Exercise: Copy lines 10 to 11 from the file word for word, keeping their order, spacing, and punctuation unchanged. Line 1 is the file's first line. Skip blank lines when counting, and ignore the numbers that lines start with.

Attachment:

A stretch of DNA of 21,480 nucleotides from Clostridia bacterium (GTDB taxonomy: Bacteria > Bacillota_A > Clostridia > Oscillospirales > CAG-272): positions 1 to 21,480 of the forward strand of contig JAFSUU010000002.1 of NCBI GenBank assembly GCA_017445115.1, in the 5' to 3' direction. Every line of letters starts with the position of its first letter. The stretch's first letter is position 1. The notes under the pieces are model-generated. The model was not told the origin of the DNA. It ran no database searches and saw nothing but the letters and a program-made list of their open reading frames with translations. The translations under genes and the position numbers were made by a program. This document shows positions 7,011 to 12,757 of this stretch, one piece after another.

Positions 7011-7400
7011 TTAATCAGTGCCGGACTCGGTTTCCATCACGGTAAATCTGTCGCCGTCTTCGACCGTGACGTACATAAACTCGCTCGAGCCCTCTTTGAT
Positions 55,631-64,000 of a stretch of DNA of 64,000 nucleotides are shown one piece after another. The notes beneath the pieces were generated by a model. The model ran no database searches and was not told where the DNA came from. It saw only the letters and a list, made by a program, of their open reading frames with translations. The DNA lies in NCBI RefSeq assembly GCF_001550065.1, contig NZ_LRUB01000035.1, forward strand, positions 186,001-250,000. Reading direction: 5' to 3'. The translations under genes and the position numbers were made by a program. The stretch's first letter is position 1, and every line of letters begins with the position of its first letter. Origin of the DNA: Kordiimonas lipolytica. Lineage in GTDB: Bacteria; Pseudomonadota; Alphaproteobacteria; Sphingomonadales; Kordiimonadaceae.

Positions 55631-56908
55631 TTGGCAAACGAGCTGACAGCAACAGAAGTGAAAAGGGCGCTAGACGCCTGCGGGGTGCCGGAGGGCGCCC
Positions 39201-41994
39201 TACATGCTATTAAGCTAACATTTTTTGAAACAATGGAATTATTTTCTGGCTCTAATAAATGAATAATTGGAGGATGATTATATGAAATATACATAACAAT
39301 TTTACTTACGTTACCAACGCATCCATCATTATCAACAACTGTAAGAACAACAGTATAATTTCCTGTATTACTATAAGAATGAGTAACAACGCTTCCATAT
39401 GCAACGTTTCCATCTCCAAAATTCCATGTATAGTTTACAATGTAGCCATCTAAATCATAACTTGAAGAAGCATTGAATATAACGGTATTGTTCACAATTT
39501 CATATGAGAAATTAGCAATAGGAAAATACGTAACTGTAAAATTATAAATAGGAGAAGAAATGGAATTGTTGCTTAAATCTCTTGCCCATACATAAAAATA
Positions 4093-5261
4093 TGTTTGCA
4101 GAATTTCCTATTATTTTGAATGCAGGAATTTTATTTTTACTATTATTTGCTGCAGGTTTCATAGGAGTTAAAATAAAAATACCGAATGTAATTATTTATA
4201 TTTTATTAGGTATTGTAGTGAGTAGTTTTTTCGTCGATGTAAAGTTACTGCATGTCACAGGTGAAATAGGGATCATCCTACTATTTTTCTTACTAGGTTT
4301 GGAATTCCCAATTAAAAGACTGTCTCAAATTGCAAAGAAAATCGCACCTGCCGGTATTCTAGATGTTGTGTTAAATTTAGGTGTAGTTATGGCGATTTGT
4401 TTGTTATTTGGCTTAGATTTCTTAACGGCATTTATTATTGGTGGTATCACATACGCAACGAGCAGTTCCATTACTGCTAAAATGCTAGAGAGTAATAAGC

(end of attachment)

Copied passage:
39401 GCAACGTTTCCATCTCCAAAATTCCATGTATAGTTTACAATGTAGCCATCTAAATCATAACTTGAAGAAGCATTGAATATAACGGTATTGTTCACAATTT
39501 CATATGAGAAATTAGCAATAGGAAAATACGTAACTGTAAAATTATAAATAGGAGAAGAAATGGAATTGTTGCTTAAATCTCTTGCCCATACATAAAAATA